Isotope research could help steer the conservation of many threatened species
Date: December 11, 2017
Source: University of Cincinnati
University of Cincinnati professor Brooke Crowley wanted to know the hunting range of the Henst's goshawk, a large forest-dwelling bird of prey that ambushes small animals.
Henst's goshawks are difficult to find because of the rugged, inaccessible forest where they live. Little is known about their population. But because of their limited distribution, they are listed as near-threatened with extinction by the International Union for Conservation of Nature and Natural Resources.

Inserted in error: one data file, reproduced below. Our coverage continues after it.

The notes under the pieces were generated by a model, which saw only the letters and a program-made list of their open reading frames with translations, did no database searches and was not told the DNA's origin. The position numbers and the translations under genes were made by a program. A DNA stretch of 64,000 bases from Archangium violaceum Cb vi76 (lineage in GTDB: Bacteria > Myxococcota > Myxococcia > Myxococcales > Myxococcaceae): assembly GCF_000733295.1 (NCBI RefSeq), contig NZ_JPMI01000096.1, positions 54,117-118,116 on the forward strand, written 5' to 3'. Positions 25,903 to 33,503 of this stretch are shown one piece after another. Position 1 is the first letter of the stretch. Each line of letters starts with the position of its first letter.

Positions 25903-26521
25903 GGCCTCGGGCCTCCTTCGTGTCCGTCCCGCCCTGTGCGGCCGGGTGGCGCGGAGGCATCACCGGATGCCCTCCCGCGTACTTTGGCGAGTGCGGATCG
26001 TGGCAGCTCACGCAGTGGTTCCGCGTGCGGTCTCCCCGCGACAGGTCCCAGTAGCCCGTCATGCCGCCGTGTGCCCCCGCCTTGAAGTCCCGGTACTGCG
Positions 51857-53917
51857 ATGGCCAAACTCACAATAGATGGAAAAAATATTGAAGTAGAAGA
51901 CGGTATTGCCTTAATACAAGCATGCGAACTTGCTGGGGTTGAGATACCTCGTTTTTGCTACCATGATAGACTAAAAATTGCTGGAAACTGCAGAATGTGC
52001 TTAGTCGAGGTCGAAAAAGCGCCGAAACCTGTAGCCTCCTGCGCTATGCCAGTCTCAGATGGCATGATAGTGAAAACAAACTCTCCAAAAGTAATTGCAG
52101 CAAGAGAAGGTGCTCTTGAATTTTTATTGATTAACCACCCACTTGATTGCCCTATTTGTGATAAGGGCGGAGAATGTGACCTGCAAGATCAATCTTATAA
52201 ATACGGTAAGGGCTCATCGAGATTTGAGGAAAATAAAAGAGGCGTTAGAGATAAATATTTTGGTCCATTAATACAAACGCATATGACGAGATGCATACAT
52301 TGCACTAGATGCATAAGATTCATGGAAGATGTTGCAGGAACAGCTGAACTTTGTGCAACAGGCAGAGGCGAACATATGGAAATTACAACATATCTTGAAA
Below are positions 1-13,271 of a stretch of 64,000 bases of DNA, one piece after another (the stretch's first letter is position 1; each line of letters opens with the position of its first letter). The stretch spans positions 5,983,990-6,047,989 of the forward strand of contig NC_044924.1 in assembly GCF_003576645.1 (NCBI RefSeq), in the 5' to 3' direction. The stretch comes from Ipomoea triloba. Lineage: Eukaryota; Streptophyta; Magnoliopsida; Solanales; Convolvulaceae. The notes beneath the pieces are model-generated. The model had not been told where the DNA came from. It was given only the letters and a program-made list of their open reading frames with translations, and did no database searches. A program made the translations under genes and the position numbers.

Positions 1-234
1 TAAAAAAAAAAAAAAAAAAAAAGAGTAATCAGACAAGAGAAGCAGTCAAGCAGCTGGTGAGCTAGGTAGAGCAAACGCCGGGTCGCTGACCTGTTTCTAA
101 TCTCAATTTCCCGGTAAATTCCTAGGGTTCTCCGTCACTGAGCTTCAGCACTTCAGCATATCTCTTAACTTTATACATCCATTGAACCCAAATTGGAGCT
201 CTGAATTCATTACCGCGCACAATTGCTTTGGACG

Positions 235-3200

Locating even a single goshawk nest required weeks of exploration by Crowley's research collaborators.
So Crowley decided to conduct an elemental analysis using strontium, naturally occurring isotopes found everywhere on Earth that travel the food chain from the soil to plants to herbivores and predators.
Specifically, Crowley compared the ratio of strontium 86 and strontium 87 isotopes in rainforest leaves collected across Madagascar's Ranomafana National Park to isotopes found in the remains of 19 partially consumed lemurs collected in or around goshawk nests to learn where the birds of prey were hunting.